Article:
Question mark over graft cases

The surprising judgement of a  Delhi  court acquitting all the accused in the 2G case has put a big question mark on the fate of other high-profile corruption cases. The decision can have serious repercussions. The manner in which Special Judge O P Saini dealt with and discarded all the documentary and oral evidences leaves much to be desired.

The manipulation in the cut-off date and the first-come first-served policy, the allocation of spectrum to ineligible construction companies and the transfer of Rs 200 crore to Kalaignar TV by one of the beneficiaries were some of the circumstances that were crystal-clear. In somewhat shocking remarks, the judge said everybody went by "public perception, created by rumour, gossip and speculation".

In contrast, the clinching evidence, owned up by witnesses all along, has been ignored by the judge, like the transfer of Rs 200 crore from Dynamix Realty to Kalaignar TV. He says the transaction may have unusual features and may suffer from deficiencies but it may not be illegal gratification. The judge says that things remained "in the realm of conjectures and surmises" as there is no direct or circumstantial evidence to link the transfer to former telecom minister, A Raja, who is at the centre of the scam. This, despite the fact that money was subsequently returned after the CBI started probing it. The court, however, finds lack of chronological proximity in proving "give" and "take" - spectrum allocation was approved by Raja on  August 26, 2008,  while the first tranche of Rs 10 crore was transferred to the DMK-family run Kalaignar TV on  December 23, 2008.  

The court also does not find any conspiracy in non-revision of entry fee to award spectrum in 2008 at the price fixed in 2001. Neither did it discover any merit or seriousness in the objection raised by the Ministry of Finance on non-revision of entry fee. It says, "after  December 17, 2007, MoF went into silent mode on the issue." About the working of officials, it said, "when the time is appropriate, they would keep mum and when things reach a definite stage or generate heat, they would immediately start raising unnecessary objections, creating trouble for others that too without reaching any final conclusion (sic)". Besides, the trial court also discovers "absolutely no material" that indicated any recommendation for auction of 2G spectrum. Surprisingly enough, the court also says nobody understood that Trai had recommended revision of entry fee.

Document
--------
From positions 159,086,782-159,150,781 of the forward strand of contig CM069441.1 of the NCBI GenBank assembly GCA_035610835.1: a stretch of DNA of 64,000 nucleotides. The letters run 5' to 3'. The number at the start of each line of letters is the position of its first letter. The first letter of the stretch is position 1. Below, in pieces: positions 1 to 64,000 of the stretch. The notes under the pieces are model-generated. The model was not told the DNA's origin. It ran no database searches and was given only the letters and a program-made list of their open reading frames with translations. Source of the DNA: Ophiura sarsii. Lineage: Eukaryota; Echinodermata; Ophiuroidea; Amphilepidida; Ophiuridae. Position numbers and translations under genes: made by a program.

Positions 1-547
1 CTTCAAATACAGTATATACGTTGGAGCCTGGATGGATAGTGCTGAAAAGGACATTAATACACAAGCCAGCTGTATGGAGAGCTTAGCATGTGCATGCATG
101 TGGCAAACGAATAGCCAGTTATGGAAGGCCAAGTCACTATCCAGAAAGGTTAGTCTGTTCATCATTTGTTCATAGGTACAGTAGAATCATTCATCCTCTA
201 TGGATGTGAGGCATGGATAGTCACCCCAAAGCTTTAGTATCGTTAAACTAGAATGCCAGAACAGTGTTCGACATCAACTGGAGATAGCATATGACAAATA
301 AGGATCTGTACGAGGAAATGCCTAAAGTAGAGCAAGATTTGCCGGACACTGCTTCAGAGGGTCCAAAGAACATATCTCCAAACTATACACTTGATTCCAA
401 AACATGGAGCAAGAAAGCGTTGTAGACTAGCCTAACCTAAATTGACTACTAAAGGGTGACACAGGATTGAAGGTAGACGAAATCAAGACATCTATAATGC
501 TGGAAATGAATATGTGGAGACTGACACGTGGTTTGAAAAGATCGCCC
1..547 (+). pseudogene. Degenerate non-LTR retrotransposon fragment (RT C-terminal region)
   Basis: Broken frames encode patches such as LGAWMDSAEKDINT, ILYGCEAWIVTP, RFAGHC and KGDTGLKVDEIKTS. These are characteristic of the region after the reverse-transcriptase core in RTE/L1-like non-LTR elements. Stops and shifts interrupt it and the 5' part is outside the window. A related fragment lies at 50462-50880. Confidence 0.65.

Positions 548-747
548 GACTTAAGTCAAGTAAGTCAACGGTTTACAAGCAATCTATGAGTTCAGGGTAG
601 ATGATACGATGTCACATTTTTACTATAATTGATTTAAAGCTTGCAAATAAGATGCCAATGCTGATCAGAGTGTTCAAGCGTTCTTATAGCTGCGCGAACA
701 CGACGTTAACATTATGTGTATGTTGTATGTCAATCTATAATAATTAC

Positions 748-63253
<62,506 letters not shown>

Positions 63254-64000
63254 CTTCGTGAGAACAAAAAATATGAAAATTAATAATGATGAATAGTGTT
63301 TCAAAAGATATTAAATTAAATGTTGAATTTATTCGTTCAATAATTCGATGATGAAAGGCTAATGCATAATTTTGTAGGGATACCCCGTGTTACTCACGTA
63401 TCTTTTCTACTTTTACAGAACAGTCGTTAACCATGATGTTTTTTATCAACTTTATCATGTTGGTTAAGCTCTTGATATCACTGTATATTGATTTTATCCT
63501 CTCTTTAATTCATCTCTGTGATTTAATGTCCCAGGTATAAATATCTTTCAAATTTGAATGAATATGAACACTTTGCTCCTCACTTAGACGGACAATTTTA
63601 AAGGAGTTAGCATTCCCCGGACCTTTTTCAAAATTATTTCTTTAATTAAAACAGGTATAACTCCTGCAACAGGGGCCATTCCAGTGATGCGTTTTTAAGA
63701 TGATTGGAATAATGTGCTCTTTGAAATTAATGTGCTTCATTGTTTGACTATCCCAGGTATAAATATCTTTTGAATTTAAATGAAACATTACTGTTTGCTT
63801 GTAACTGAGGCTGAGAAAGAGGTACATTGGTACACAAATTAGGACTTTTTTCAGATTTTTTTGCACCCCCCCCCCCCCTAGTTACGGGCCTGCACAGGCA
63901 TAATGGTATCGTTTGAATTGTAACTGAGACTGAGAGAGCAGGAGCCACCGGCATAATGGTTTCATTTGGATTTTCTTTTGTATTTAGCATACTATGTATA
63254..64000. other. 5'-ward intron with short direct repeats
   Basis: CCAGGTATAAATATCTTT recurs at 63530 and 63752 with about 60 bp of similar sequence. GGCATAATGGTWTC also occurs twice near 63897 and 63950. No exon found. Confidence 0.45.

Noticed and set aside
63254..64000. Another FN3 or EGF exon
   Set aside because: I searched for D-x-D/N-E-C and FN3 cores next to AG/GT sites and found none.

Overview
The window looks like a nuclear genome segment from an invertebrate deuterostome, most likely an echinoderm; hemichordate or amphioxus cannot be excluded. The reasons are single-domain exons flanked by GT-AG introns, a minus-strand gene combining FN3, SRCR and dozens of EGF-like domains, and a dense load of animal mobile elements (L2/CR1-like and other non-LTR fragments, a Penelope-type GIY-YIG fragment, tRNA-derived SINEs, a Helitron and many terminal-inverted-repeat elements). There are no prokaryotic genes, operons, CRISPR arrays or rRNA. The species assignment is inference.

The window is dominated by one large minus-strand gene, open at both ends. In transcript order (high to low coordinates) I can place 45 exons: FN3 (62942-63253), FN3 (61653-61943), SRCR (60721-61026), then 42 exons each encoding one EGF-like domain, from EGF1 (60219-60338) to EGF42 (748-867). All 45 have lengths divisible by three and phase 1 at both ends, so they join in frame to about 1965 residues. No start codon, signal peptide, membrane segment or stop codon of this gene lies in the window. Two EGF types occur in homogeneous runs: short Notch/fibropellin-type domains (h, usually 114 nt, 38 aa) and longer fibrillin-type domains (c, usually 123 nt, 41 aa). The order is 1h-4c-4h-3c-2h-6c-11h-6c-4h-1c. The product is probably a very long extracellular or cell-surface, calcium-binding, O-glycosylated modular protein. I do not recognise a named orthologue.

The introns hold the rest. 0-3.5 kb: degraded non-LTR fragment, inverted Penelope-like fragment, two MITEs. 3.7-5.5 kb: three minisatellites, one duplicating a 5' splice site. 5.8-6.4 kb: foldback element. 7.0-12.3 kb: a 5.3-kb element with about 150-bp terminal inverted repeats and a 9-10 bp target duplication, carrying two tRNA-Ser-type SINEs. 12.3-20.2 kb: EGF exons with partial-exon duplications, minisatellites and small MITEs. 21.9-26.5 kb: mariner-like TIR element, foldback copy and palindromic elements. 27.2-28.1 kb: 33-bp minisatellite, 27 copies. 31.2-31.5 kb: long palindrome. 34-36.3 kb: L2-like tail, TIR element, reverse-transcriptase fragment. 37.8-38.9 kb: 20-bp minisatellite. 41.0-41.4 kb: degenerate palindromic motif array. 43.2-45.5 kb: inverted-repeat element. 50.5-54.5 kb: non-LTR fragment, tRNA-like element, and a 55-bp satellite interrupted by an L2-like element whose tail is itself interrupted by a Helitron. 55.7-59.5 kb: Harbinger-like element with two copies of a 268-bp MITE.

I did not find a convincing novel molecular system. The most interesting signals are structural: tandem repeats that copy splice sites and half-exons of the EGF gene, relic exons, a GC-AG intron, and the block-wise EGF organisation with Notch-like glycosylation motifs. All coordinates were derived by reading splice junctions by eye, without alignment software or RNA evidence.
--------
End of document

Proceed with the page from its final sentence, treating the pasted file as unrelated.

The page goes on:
With regard to the role of other officials, the trial court finds that a long note was sent by top officials Pulok Chatterjee and T K A Nair to the then prime minister Manmohan Singh, but the same did not talk about changed criteria - from date of application to date of payment - and the issue of new licences.

"The file was placed before then PM on  January 7, 2008. It is not clear from the record if this note was seen by him or not." However, the court adds, "it is clear that somebody from the PMO had given a given a go-ahead to the DoT for issue of new licences and most probably it was Pulok Chatterjee himself." Five days after the letters of intent were issued and controversy broke out, the then PM was left with no option but to express his resentment.

The trial court, however, concludes that the facts were misrepresented to Manmohan Singh by the officials of the PMO, and not by Raja. With all these materials, the question arises, even if the CBI did not rope in those top officials, what prevented the trial court from summoning them either as witness or as accused, while exercising its power under Section 311 and 319 of the Criminal Procedure Code.

But Judge Saini says he religiously sat in the open court between  10 am and 5 pm  for seven years waiting for anyone at all to come with legally permissible evidence, but in vain. Interestingly, the judge goes further to say some people created a scam by "artfully arranging selected facts" and exaggerating things beyond recognition to astronomical levels, perhaps referring to the CAG report's Rs 1.76 lakh crore loss estimate.

But to say a "huge scam was seen by everyone where there was none" is a rather loose comment. Had there been no substance at all in the case, the apex court would not have cancelled 122 licences in February 2012 and it would certainly not have directed the setting up of a special 2G court to try the accused. If Raja as a minister and public servant did not fail the nation, who did? How does one explain the Rs 65,000 crore earned in the subsequent 2G airwaves auction?

In his 1552-page judgement, Judge Saini concludes that there is no criminality at all in the acts of the accused. His finding that the charge-sheet itself was drawn mainly on "misreading, selective reading, non-reading and out of context reading of the official record", begs an obvious question - why then did the court waste seven years by starting trial on the basis of that very charge-sheet.

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